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Meteor Over Michigan


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Just saw this. Assuming it didn't go into Lake Michigan, you'd think there's a good chance of recovering some pieces of this.

https://www.google.com/amp/s/www.theverge.com/platform/amp/2018/1/17/16900274/meteor-detroit-explode-nasa-meteorite

By the way, it only traveled 40,000 to 50,000 miles to get here. Really????

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Add a few more zeroes to those numbers and then they start to make more sense  40,000 miles is nothing in terms of distance in our solar system.

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 Mortlock, fragments probably landed near New Haven, MI near Lake St. Claire. Incidentally, the fall zone is far closer to Lake Huron and Lake Eire, even Lake Ontario is closer than Lake Michigan!

AMSmeteors and Marc Fries should be able to triangulate the fall, but the difficulty now is the snow.  Highly successful meteorite hunter, Larry Atkins, lives right there. He will be on it. Which means he won't be at the Tucson gem show.  It will be a great place to search once the snow melts.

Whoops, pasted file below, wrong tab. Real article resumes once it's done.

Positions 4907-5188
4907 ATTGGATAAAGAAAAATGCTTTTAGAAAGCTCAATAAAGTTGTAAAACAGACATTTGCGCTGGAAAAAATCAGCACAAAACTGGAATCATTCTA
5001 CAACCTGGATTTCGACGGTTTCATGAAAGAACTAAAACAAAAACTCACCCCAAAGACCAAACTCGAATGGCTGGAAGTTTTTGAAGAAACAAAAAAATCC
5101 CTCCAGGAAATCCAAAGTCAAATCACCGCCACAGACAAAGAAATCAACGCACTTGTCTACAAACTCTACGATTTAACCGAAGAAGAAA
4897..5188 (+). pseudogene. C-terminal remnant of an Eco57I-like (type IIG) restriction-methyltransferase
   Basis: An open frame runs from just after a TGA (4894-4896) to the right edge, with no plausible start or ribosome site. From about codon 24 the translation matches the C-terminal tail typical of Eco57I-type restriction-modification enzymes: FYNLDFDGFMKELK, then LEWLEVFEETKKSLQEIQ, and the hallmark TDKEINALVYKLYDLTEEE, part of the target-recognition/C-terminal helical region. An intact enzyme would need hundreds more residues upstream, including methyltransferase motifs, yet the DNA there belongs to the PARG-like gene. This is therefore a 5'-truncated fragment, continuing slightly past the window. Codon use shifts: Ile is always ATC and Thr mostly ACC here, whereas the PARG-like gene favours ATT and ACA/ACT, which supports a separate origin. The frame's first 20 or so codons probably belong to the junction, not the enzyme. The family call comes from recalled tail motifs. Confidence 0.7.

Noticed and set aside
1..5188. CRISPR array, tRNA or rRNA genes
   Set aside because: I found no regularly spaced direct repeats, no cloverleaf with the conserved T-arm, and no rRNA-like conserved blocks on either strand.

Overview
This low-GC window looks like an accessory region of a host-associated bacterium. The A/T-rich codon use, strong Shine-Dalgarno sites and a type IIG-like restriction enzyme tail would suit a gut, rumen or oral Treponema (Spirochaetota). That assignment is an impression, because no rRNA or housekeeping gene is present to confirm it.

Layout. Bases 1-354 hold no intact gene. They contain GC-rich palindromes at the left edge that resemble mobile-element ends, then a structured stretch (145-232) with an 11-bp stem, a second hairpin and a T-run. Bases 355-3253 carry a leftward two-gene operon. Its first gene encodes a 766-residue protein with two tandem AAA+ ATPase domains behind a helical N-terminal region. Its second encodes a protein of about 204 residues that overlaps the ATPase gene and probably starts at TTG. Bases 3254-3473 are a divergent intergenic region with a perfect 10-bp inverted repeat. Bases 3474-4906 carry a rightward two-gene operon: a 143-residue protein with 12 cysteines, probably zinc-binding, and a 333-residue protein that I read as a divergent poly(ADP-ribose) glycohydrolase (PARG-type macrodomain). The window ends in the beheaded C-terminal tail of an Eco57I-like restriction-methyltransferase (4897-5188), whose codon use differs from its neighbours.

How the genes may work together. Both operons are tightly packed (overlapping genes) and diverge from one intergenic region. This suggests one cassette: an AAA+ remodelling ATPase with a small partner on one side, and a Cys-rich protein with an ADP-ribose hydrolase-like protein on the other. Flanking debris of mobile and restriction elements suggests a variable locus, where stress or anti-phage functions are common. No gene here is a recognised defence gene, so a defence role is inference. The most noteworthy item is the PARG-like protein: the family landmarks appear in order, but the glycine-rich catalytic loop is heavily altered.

billpeters

P. S. I have just talked to Larry. He is leaving AZ in two hours to go back to MI to hunt for meteorites.  Good luck, Larry.

 

Edited by billpeters
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That's so cool! Decent sized meteorites too! There's gotta be more out there. Always cool to see fresh meteorites on the bright white snow.

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5 hours ago, Bill Southern said:

Image may contain: snow and outdoor

Image may contain: one or more people, people standing, hat and outdoor

Image may contain: 1 person, smiling, outdoor

It appears that they are hunting a frozen lake, it's good it's in the depths of winter or those would of been lost forever at the bottom of the lake!!

I bet any that hit land will have to wait for thaw to be found as they will be deep in the snow, not much snow on the ice of the lake being that it gets blown off by high  winds making those pieces stittng ducks!!